Part 2: IMAGES: make every one ... load your page with ... ... those ... things. If the graphic has nothing to do withthe content of your page it is best left out.
Part 2: IMAGES: make every one count
Don't load your page with graphics, especially those "under construction" things. If the graphic has nothing to do with the content of your page it is best left out. "Why," I hear you ask, "shouldn't I have as many pictures as I want?" Well:
1 Visitors who still have very slow modems will simply get tired of waiting for your page to download and go somewhere else. 2 About 30% of Internet users with browsers that support images disable this feature, and some older browsers are text-only, so your page can look messy if, for instance, it's full of empty boxes. 3 Unless your home page is devoted to, say, your artwork or your prize-winning photographs, graphics can distract from the content of your site. 4 A large number of graphics, especially animated and other gimmicky ones, often indicate a site lacking in real substance.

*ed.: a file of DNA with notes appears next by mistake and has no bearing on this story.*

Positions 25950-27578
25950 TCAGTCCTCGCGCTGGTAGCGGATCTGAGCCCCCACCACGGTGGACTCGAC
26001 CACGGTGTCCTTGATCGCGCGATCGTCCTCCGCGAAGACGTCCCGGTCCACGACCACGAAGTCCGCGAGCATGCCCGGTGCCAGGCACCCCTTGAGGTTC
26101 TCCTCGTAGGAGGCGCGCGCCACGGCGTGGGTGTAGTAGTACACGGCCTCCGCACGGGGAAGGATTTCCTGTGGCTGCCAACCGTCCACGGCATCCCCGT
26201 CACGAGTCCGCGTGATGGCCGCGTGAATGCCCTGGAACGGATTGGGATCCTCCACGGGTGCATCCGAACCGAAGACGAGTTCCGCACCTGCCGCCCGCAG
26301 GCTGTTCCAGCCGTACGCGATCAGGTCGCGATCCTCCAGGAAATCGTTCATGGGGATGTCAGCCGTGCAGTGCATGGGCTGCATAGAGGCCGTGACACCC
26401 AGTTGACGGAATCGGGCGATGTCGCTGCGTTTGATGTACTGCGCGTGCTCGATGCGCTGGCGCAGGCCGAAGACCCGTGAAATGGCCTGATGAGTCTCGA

Don't forget to specify the height and width of images, either. There are two good reasons for this: 1 The image will download a lot quicker because the browser doesn't have to spend more time searching for the image size; 2 When the image finally appears it won't cause the text that your visitor is reading to suddenly jump down the page, which is extremely annoying.
If you are using scanned photographs, or maybe scans of some of your own artwork, make sure the scans are good ones. Most scans need work doing on them before they are suitable for use. They should be clear and sharp, not looking as though taken with the camera slightly out of focus, or as though seen through a white haze. This last fault is very common on web sites. Usually all that needs doing is adjustment of the levels. Even an automatic adjustment can make a big difference.
Consult your scanner or scanning program's instruction book to find out how to make your photos look as much like the original as possible, or how to correct a scan of a faulty photograph. The better your scanner, of course, the less work you'll have to do on your scans.